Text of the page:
Therapeutic Uses of Tea TreeSkin infections (fungal and bacterial)
Sometimes called the wonder from down under, the oil of Australia’s tea tree is unrivaled as an antiseptic. Two of tea tree oil’s compounds have been shown to inhibit the growth of many bacteria and fungi that cause human infections. They act to kill bacteria and fungi by disrupting cell membrane permeability and hampering cell metabolism.
virtual office jakarta timur .adv - Tea tree oil also may act against viruses, such as herpes and yeast infections, but it hasn’t been as well studied for these indications. It is being investigated for treating gingivitis (gum disease), for fighting halitosis (bad breath), and for reducing plaque in the mouth, presumably by altering the presence of certain bacteria. With the growth of virulent drug-resistant staphylococcus infections, such as methicillin-resistant Staphylococcus aureus (MRSA), researchers are turning to potent antibacterials such as tea tree oil for innovative treatments.
Tea tree oil has been studied extensively for its use in treating fungal infections. The formulation and concentration of the oil are important variables to consider when choosing the right product for a given use. For example, 25 percent tea tree oil in ethanol seems to work almost as well as pharmaceutical treatments for athlete’s foot infections, and this formulation also seems to limit the occurrence of adverse reactions, such as dermatitis, which often occur with higher concentrations of tea tree oil. It is difficult to treat toenail fungus with creams, but the use of tea tree oil added to antifungal creams may increase the cure rate.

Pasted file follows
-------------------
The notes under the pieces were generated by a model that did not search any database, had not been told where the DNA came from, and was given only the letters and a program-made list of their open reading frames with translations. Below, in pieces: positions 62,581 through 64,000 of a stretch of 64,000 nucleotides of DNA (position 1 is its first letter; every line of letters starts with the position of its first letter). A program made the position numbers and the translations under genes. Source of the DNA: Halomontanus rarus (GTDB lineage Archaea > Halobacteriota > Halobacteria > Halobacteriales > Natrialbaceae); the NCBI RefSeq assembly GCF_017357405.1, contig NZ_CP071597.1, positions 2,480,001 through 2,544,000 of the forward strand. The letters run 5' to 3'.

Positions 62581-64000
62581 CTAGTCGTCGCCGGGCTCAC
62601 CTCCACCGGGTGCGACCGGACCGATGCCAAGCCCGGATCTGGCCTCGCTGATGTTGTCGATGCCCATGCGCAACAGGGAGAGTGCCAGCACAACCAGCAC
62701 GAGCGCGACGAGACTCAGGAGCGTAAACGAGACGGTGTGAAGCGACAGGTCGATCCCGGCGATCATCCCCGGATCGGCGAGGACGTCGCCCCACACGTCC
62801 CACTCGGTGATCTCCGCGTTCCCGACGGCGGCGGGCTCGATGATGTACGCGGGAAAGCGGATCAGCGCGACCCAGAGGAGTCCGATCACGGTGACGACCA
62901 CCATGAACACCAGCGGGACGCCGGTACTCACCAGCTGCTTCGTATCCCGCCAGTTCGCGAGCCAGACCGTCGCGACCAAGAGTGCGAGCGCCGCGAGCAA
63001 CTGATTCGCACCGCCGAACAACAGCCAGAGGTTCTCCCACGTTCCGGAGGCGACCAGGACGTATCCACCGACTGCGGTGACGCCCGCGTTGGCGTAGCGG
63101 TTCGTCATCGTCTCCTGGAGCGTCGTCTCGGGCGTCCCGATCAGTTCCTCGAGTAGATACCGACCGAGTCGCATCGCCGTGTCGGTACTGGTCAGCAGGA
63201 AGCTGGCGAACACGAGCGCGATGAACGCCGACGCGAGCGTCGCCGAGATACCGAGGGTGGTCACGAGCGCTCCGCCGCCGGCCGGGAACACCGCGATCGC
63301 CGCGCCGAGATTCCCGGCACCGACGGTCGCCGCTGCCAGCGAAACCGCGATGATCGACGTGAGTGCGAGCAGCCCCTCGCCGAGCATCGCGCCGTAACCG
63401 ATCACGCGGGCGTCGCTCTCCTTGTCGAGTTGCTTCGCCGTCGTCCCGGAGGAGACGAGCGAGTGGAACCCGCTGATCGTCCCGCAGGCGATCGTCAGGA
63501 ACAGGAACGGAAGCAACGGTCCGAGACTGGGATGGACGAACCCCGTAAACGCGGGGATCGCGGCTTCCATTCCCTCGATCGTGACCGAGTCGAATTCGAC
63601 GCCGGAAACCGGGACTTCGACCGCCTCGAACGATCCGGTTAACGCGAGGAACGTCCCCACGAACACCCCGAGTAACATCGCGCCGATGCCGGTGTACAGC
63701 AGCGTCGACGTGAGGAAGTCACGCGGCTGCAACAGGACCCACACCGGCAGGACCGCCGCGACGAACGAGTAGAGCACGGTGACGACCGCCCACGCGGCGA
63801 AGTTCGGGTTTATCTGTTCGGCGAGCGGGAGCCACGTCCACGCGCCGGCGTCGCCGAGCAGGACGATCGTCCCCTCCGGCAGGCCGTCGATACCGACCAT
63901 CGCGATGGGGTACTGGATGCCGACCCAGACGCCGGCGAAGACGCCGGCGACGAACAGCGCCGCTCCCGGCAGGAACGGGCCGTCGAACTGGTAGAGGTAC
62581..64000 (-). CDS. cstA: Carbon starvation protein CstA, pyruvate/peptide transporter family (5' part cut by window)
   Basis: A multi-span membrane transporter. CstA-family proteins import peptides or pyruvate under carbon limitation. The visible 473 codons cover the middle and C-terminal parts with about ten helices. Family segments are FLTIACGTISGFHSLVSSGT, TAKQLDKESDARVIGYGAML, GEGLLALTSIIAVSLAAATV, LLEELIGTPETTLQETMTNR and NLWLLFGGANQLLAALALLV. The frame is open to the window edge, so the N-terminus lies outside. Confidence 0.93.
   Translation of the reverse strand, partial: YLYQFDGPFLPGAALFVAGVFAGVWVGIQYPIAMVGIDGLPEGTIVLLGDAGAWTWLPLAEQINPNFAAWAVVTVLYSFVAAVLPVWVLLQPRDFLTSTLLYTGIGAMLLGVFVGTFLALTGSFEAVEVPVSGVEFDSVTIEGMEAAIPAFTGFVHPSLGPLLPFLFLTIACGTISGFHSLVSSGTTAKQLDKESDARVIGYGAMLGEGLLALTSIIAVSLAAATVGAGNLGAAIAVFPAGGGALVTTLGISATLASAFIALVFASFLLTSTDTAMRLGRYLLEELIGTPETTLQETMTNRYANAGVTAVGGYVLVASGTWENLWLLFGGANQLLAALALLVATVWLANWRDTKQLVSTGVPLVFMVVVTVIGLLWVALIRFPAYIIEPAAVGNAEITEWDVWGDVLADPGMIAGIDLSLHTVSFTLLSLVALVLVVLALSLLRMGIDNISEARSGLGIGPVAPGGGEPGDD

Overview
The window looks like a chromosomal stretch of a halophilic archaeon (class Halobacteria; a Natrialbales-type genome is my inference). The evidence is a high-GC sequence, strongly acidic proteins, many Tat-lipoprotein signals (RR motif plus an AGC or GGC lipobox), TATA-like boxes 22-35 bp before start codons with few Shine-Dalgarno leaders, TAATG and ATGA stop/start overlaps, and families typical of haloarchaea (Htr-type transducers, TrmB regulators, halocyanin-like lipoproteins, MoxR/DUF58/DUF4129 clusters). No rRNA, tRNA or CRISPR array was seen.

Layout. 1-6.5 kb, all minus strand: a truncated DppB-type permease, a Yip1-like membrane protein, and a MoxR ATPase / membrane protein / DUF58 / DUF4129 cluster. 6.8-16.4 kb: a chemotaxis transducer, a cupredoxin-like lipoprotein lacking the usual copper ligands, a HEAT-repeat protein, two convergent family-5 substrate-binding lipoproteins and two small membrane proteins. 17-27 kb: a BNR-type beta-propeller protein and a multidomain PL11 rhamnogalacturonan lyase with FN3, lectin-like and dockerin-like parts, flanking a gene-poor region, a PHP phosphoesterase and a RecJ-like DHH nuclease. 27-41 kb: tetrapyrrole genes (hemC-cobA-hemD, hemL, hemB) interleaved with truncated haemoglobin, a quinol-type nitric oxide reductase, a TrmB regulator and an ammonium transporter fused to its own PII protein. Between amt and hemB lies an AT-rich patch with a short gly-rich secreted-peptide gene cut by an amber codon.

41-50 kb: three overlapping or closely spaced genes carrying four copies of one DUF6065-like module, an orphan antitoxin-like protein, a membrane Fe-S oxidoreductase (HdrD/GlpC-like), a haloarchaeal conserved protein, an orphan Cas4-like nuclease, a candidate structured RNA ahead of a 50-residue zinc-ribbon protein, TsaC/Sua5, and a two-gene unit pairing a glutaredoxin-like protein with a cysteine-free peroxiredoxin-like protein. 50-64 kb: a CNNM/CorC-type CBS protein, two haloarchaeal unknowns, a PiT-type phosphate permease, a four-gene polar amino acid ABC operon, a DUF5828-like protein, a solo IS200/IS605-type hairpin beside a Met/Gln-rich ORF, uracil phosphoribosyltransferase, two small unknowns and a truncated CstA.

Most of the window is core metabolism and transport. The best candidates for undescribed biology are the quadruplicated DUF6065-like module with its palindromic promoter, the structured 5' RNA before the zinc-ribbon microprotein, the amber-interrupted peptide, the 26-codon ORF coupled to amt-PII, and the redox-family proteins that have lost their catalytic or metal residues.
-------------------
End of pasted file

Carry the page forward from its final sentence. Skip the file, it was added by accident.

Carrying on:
How to UseEssential oil: Steam distillation of the leaves and small branches yields a potent essential oil containing germ-killing chemicals. Various concentrations of the oil are mixed with a base of desired consistency to create products for various conditions.
Cream or gel: Preparations of 5 percent tea tree oil control acne as effectively as a commonly used medication, benzoyl peroxide, and possibly with fewer side effects.
PrecautionsTea tree oil should never be taken internally; it can be toxic if ingested. Allergic reactions and contact dermatitis have also been documented. If redness, itching, or oozing develops after the topical application of tea tree oil, use should be discontinued and a health-care provider consulted.